Events In History


Women and the vote

  • Women and the vote

    On 19 September 1893 the governor, Lord Glasgow, signed a new Electoral Act into law. As a result of this landmark legislation, New Zealand became the first self-governing country in the world in which all women had the right to vote in parliamentary elections.

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  • Page 2 – Brief history

    A history of the movement that won New Zealand women the vote in 1893

  • Page 3 – Women's suffrage milestones

    Women's suffrage milestones from 1869 to 1999

  • Page 4 – The National Council of Women

    Three years after the vote was won in 1893, a convention of representatives of 11 women's groups from throughout New Zealand resolved itself into the National Council of Women

The road to MMP

  • The road to MMP

    In 1993 New Zealanders voted to replace their traditional first past the post (FPP) voting system with mixed member proportional representation (MMP). Eighteen years on, as Kiwis voted in a new electoral referendum, we explore how and why that dramatic reform came about.

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  • Page 2 – First past the post

    From 1853 until 1993 (apart from 1908–13) New Zealand elections were held under the first past the post (FPP) or plurality system.

  • Page 3 – The Royal Commission

    During the 1981 and 1984 campaigns, Labour promised to set up a Royal Commission to look into a wide range of issues relating to the electoral system.

  • Page 4 – Putting it to the vote

    Although only 55% of electors took part in a referendum, an overwhelming 85% voted to change their electoral system. In the second part of the poll, 70% favoured mixed member

  • Page 5 – 1996 and beyond - the road to MMP

    The three years following the 1993 referendum, before the first MMP election in 1996, were ones of transition and uncertainty.

Election Days

  • Election Days

    When New Zealanders go to the polls on 26 November 2011, they will continue a 158-year-old tradition of parliamentary democracy in this country. Politics may have changed beyond recognition since 1853, but the cut and thrust of the campaign trail, the power of advertising, and the drama of polling day remain as relevant as ever.

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  • Page 2 – Early elections

    Even though New Zealand's electoral franchise (right to vote) was more generous than Britain's, the colony's early elections were in many ways small-scale replicas of those in

  • Page 3 – Cleaning up elections

    The New Zealand Parliament was alarmed by reports of electoral abuses in Auckland in the 1850s. It decided that electoral laws needed to be tightened, and in 1858 passed a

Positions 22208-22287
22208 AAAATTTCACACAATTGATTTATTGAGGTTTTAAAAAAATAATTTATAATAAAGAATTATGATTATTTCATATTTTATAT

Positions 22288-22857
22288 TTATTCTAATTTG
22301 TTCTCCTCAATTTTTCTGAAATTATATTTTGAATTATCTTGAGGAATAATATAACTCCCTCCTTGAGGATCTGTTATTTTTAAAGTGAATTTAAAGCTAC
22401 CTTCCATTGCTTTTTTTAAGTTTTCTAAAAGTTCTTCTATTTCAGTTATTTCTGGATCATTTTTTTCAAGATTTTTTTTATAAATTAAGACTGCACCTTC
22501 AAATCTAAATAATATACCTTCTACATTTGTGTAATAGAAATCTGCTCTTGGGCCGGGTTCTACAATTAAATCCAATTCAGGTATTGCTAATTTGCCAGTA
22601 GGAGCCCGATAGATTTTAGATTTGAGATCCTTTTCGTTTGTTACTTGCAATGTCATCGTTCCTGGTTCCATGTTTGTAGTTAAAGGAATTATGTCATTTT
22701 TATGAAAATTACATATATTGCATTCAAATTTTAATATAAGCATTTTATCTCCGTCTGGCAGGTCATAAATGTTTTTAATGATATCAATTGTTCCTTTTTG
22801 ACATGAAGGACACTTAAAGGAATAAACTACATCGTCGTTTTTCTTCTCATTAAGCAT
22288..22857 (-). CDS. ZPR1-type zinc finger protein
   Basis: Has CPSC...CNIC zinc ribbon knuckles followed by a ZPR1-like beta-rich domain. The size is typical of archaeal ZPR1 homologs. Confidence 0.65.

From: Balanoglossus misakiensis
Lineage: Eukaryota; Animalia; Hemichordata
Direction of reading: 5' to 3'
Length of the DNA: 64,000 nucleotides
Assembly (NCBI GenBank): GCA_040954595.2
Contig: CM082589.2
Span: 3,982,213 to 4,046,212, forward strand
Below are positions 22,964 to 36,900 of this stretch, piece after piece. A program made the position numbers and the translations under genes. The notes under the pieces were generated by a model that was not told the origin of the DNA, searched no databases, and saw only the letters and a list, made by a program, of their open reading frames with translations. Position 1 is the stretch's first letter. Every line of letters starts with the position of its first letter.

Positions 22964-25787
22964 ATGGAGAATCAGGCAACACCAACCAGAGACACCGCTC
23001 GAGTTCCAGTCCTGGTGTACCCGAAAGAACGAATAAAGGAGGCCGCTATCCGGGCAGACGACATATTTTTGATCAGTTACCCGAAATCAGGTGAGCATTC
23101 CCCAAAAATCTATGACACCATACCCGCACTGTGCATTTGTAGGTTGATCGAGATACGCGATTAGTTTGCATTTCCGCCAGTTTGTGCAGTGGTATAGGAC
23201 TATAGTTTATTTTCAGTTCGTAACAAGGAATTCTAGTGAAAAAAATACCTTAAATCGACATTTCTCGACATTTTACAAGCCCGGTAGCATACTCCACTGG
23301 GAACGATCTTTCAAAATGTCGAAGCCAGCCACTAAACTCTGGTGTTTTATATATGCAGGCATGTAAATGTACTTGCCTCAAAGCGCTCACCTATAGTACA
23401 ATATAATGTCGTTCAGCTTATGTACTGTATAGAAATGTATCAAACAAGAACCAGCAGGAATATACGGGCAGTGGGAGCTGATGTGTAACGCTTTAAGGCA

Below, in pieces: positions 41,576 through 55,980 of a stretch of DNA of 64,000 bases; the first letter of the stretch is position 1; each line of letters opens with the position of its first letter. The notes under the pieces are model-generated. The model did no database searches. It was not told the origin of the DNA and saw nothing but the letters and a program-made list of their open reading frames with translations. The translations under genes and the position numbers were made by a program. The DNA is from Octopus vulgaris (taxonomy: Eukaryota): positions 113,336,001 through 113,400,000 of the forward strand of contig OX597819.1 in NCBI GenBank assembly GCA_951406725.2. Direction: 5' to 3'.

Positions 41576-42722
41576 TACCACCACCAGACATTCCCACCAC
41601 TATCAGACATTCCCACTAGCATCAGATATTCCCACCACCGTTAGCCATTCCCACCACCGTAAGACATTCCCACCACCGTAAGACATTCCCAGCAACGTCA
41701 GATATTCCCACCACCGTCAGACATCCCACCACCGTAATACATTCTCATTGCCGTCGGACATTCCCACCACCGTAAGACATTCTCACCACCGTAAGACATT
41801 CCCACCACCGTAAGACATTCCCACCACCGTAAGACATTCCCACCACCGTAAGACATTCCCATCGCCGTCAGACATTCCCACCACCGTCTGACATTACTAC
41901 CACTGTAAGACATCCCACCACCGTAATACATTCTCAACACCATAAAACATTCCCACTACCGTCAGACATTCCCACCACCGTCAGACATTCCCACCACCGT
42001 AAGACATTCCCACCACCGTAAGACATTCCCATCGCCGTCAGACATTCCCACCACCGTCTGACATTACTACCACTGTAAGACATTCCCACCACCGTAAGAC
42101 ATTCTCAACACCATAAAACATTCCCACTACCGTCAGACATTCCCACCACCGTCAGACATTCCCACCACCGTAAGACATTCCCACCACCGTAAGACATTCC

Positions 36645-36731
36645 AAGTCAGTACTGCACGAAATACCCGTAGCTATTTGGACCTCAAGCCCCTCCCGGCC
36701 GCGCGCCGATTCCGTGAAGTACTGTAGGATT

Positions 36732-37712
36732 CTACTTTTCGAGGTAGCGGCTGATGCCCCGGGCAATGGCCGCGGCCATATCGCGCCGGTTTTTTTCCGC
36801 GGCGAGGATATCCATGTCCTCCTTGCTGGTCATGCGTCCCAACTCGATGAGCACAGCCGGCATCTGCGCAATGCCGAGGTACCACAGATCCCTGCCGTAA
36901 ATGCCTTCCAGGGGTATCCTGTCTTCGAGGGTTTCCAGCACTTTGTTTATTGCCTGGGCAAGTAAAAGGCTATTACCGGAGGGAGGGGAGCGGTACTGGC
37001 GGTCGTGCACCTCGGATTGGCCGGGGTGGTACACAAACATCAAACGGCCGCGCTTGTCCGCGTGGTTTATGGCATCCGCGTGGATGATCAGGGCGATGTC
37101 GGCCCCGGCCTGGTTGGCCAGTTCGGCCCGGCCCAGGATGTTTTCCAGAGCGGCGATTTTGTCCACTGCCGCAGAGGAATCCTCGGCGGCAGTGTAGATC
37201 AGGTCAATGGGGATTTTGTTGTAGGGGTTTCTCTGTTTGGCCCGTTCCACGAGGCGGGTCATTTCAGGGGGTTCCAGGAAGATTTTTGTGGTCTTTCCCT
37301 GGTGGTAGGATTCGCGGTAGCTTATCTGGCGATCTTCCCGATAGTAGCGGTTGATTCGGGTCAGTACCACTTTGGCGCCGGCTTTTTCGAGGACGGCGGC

• Page 4 – Nights on the town

    After the colour and controversy of the 1850s, election days in New Zealand have generally been orderly affairs. Even so, election nights could still be lively occasions.

  • Page 5 – Peddling politicians

    Given the printing technology of the time, early election posters and hoardings were inevitably simple.

  • Page 6 – Radio and TV

    Electoral advertising was transformed first by radio, and later by television.

  • Page 7 – General Elections 1853–2020

    Dates and turnout statistics for New Zealand general elections

  • Page 8 – Further information

    Find out more about election days in New Zealand.

The House of Representatives

  • The House of Representatives

    New Zealand's Parliament dates back to 1854, just 14 years after the signing of the Treaty of Waitangi and the beginning of the European settlement of the country. For most of its history as a nation state, New Zealand has had some form of elected government.

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  • Page 2 - Quick historyNew Zealand's Parliament has been making laws, scrutinising the government and representing New Zealanders for over 150 years.

Māori and the vote

  • Māori and the vote

    Between April and June 1868 the first four Māori MPs were elected to New Zealand's Parliament. Despite ongoing debate, the Māori seats remain a distinctive feature of this country's electoral landscape almost 150 years later.

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  • Page 3 – Change in the 20th century

    The fall and rise of Māori seats in the 20th century.

Television in New Zealand

  • Television in New Zealand

    New Zealand’s first non-experimental television transmission went to air on 1 June 1960. To mark five decades of TV, in 2010 we presented five snapshots of Kiwi TV history. Explore pre-1960 experiments, TV news, music shows and modern election coverage - and discover how our own history has been showcased on the small screen.

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  • Page 5 - Elections on TVIt took a while for television to make its mark on New Zealand elections, but since the 1980s the small screen has become the decisive election